It's exciting—and also a little eerie—to scramble into the ruin, explore the cellars, look up at the towers, see where the floor levels once were, and imagine what life may once have been like in that very spot.

Inside the mansion.

One of the cameras I had with me was a Polaroid Sun 600 camera I found at a thrift store. It was loaded with the Impossible Project's PX 600 Silver Shade film. This particular film is surprisingly sensitive to temperature and light, so there's always an element of uncertainty and surprise. But in this case, the mild weather and shady woods turned out to be agreeable conditions for this feisty and unpredictable film... and the photo turned out!

Rosewell Ruins

Picture in picture: the fresh instant photo on a bed of dry leaves.

Rosewell Ruins is worth a visit... both for the beautiful natural surroundings...

...and the picturesque remnants of a colonial mansion. I had a great time on this first visit, and I can't wait to go back.

October 24, 2010

The Impossible Project

In 2008, to the disappointment of Polaroid fans everywhere, Polaroid stopped production of its popular instant films. But now there is new hope, and it bears the optimistic title of the Impossible Project. What was thought to be impossible is now being done: Drumroll... Polaroid films are back!

While they can't officially carry the Polaroid name, they're already being produced in color and monochrome for a couple of Polaroid camera formats, and they're attracting a growing following. The one I used here is for a 600 camera: the PX 600 Silver Shade film.

Although the Impossible Project purchased an entire Polaroid factory, the chemical mix is all new. The resulting film packs are still being developed and improved. They're extraordinarily sensitive to temperature and light, and they're also somewhat unpredictable, which adds an extra thrill to the experience of taking a photo with this most extraordinary instant film.

Trinity Church, Newport, RI

I took the first two images in Newport, Rhode Island, and Trinity Church in the historic heart of the colonial town was my intended subject. For some reason, the first photo didn't turn out. But when the camera spit out this second image, I made sure to cover it up immediately and give it as much darkness as possible while it was developing... and it turned out! I don't think 3 minutes ever take longer than when waiting for a Polaroid to develop... which is another part of the ritual and the excitement of using a piece of photographic history.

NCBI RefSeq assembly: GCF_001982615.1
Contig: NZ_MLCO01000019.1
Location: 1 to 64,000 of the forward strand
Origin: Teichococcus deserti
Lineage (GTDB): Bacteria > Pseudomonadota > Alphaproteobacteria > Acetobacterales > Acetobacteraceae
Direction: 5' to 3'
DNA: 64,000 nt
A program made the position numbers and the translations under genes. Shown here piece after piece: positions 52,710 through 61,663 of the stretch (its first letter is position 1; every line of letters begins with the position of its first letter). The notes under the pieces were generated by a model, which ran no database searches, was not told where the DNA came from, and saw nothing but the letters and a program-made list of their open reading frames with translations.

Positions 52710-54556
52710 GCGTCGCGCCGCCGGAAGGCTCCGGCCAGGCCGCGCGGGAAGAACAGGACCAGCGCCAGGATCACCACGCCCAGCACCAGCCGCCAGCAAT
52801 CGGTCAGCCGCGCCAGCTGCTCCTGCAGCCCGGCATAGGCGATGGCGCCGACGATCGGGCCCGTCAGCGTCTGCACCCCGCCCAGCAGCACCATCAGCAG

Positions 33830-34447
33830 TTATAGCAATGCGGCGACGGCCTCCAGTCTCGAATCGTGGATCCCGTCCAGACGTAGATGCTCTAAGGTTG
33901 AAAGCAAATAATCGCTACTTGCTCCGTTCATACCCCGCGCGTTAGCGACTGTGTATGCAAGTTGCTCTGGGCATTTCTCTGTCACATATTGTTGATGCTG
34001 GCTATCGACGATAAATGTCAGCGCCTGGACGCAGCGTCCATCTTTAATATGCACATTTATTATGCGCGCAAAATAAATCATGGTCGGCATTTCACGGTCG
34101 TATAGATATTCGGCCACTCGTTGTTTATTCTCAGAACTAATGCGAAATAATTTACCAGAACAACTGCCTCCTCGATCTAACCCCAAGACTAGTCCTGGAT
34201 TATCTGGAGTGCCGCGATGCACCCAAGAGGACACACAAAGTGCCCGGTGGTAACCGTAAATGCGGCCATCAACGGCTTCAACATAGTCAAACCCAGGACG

October 16, 2010

Holga in Rhode Island

It seems like my friends and my family conspired to give me the perfect birthday gifts this year. And the best part is that the all work together: a Holga plastic camera, a set of color filters, a 35mm conversion kit, and a negative scanner. I'm thankful for each gift... every one of which was used to create the images below. My first attempt to take photos with the Holga failed because I didn’t load the film properly… I was happily snapping away, not realizing that the film wasn’t advancing in between shots. But this second attempt was successful. I took the Holga with me on an afternoon walk along the shore of Rhode Island’s Narragansett Bay and pointed its plastic lens at anything and everything I found interesting.
First up: flowers. I'm currently on a plants-and-trees from below kick, where I like to take photos looking up. I'm enjoying changing the perspective of the camera, seeing how the world looks through a lens when the camera is placed low to the ground.
The Holga comes with two masks that determine the size of the images on the film, either 6x6 square or 6x4 rectangular. But I chose to use neither, resulting in extra wide images and a bit of vignetting along the sides.
Rhode Island seashore. Taken with the Holga, black and white Ilford film, and a red filter for extra contrast.
One of my favorite spots in Newport: historic Trinity Church downtown.

September 20, 2010

Brownie Hawkeye

Meet the Brownie Hawkeye Flash.

This beautiful little box camera was manufactured in the 1950's. From 1949 to 1961, to be exact. And I had the good fortune of finding one at a thrift store a few months ago.

Since I don't have the requisite 127 format film, which is nearly impossible to find nowadays, I figured out a way to load it with 35mm film. Loading the film wasn't too difficult, but the challenge lies in figuring out how far to advance the film in between frames. It's a bit of a guessing game, especially since the exact amount of rotation needed changes as more and more exposed film is wound ever thicker around the spool connected with the film advance knob.

Since 35mm film is narrower than the 127 film the camera was designed for, the entire width of the film is exposed with each click of the shutter. I took the camera on a drive around Virginia Beach with me, to Fort Story's Old and New Cape Henry Lighthouses and to Lynnhaven Marina.